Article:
- “I am appalled to hear your opinion on “Australia farmers”,” wrote one of the disgruntled readers.
- “Australian farmers in the outback are the backbone of this country — battling economic and weather set backs on a consistent basis.
- “How dare you come to our country & bad mouth our national treasures — Farmers.
- “The Australian farm couture (sic) is rough and incredibly sexist, Always has been & always will be. Just FYI all Australians are aware of this.”
- “You are a close minded idiot who doesn’t understand these people and hwon (sic) things work out in the sticks. Please leave our farmers alone do NOT continute (sic) with your pathectic (sic) documentary.
Stoner, who wants to use her filmmaking skills to expose the seedy underbelly of the farm work culture in Australia and campaign for stronger safeguards for backpackers, said she was taken aback by the venom of the messages.
“I was surprised by the responses, however I believe this only reiterates the extent of the problem,” she said. However, Stoner said she also received a lot of positive messages and she hasn’t been put her off making her film by the negative messages. “If anything they’ve made me more determined,” she added.
With her best friend, the then 18-year-old flew to Sydney shortly after she finished school — ready for adventure. “I wanted to go to Australia to travel and work on the other side of the world,” she said. “But when we landed in Sydney, we found it hard to find work.
“We were both 18 with little experience and qualifications. So, we were applying for jobs in bars and cafes but we weren’t getting anywhere.” It was then the young Brits saw adverts online for farm and fruit-picking jobs in the bush. “It seemed really easy. All we had to do was email them and they said, ‘Come on over,’” said Stoner.
The pair packed up and jumped on an eight-hour train ride. “We got work pretty quickly and, within a few days of being there, we were in the fields picking peaches,” she said. “There was about 10 of us in total.” “It was long hours and long days in the sun, but the pay was OK so we didn’t mind. “But it didn’t take long until we had picked all the peaches and the work ran out. “He (the farmer) told the others that the work had dried up but for some reason he asked just me and my friend to stay on if we wanted.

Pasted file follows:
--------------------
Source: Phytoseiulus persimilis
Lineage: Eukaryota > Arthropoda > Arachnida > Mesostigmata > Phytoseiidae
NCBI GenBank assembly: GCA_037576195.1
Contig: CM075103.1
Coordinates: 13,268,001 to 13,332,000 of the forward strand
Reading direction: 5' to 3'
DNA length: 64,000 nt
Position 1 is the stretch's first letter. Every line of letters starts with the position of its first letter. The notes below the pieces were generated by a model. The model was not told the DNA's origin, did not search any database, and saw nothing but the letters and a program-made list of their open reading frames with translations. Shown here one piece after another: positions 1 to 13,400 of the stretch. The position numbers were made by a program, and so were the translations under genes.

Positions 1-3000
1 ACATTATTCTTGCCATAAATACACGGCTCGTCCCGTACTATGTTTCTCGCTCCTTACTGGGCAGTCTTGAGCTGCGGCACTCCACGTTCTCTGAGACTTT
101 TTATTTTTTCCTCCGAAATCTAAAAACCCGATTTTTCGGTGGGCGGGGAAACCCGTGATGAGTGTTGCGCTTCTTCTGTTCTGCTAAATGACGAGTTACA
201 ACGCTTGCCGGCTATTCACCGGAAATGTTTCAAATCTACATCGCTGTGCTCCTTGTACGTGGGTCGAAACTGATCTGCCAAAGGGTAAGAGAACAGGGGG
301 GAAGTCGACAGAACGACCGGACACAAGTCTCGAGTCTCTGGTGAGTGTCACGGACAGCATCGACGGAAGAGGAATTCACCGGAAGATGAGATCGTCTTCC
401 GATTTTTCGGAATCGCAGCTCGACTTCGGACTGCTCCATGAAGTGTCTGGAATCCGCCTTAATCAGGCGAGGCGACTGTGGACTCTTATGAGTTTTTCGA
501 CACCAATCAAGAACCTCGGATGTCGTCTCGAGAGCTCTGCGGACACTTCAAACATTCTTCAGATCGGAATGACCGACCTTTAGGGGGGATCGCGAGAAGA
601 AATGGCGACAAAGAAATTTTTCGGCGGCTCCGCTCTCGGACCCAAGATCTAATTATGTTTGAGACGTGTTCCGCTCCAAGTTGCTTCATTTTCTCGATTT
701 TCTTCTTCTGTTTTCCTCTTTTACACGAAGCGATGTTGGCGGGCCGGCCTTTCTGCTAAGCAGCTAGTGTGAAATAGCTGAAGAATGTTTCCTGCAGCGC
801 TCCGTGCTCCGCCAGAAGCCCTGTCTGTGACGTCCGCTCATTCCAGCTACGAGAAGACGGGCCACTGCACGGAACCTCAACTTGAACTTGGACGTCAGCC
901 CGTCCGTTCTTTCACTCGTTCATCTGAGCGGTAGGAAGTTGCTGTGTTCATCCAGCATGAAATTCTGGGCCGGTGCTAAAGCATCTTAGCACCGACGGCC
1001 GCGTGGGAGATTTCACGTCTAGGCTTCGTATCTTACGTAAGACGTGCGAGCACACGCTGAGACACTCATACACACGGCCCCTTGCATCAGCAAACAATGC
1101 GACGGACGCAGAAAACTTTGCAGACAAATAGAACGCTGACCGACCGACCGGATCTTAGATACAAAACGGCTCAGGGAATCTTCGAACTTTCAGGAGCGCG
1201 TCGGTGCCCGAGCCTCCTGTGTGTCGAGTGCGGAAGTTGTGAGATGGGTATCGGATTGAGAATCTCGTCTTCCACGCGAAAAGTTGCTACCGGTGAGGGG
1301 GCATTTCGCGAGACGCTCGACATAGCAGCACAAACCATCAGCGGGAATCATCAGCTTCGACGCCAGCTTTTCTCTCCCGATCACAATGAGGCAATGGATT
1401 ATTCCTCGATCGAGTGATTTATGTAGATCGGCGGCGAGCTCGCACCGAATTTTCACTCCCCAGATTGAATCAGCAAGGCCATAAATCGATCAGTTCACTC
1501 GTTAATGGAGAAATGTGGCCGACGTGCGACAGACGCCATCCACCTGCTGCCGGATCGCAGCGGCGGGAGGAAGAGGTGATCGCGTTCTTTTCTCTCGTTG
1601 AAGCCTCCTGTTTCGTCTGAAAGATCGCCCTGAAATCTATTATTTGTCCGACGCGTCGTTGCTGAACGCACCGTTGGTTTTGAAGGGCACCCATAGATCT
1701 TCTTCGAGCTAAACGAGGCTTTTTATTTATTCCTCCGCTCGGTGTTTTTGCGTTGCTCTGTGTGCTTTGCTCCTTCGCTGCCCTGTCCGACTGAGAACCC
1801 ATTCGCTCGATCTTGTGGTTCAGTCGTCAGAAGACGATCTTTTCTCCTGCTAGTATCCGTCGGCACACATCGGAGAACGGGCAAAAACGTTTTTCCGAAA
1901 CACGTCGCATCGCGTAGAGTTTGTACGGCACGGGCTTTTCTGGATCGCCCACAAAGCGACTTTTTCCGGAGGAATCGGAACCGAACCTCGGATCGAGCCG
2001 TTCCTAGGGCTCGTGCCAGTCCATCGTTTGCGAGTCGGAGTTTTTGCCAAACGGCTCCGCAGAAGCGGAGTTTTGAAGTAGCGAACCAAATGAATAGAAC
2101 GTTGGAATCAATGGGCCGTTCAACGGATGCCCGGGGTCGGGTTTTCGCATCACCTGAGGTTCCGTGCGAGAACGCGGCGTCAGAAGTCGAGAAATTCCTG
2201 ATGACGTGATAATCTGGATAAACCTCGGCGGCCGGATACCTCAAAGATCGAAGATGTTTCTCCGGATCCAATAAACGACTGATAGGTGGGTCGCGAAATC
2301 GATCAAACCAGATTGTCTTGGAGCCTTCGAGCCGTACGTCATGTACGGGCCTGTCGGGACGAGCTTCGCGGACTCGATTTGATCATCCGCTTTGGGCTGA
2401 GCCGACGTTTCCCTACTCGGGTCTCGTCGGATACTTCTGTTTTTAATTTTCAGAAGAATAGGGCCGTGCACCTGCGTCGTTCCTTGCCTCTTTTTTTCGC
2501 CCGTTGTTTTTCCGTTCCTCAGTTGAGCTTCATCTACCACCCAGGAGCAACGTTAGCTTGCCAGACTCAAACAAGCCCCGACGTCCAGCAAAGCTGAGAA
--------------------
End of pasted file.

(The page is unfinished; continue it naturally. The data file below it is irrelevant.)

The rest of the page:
“He would give us odd little jobs like trimming trees and that was when he started to get really weird. “My friend and I were out picking peaches alone in the field on a really scorching, sweaty day and he came over. He said we should work naked.” Stoner said the farmer then left but returned five minutes later asking why the pair hadn’t taken him up on his offer.
“We just didn’t know how to react,” she said. “We were just 18 in this field alone with this man with nobody else for miles around. I was really shook up by it. “We just held on to the end of the day and quit the next day.”
Hoping the experience was just a one-off example of a bad employer, the pair stuck around for more farm work which came soon after. They landed a two-week gig cleaning muddied garlic on a conveyor belt for 10 hours a day with eight other female backpackers. “The farmers were shouting at us, telling us to work faster,” she said. “But, after a few days, then one of the older farmers picked up a garlic with these long green leaves and he started lightly tapping one of the girl’s bare legs.
“He then started circling us and gave us all a cheeky smack on our legs. He knew he could get away with it.” The pair said they were too scared to report the behaviour to the police and thought it was just part of farm work for backpackers. “We’ve heard of so many backpackers who have gone through similar experiences — they’ve heard farmers being racist or verbally abusive,” said Stoner. “I have even heard about instances of backpackers being physically assaulted by farmers.”
The film, 88 Days, is expected to be out by winter 2018 and Stoner is currently crowd-funding to help pay for filming.
Acceptable behaviour? so what is Australia (and its government) going to do about it? Have your say, this is what some Australians think —
‘It reflects the sexism that is instilled in the culture out there, and shows exactly how they feel about outsiders.”
The angry email writer went on, saying Stoner was not welcome in Australia and she shouldn’t bother making her film.
“Your article and documentary will be no shock to anyone in this country,” the email read.
“Your pathetic attempt to categorize (sic) all farmers to be this way will be shut down immediately by the public so quickly I promise you that.
“I beg you please, do not come to my country anymore. do not come into a couture (sic) and expect the people to behave how YOU want.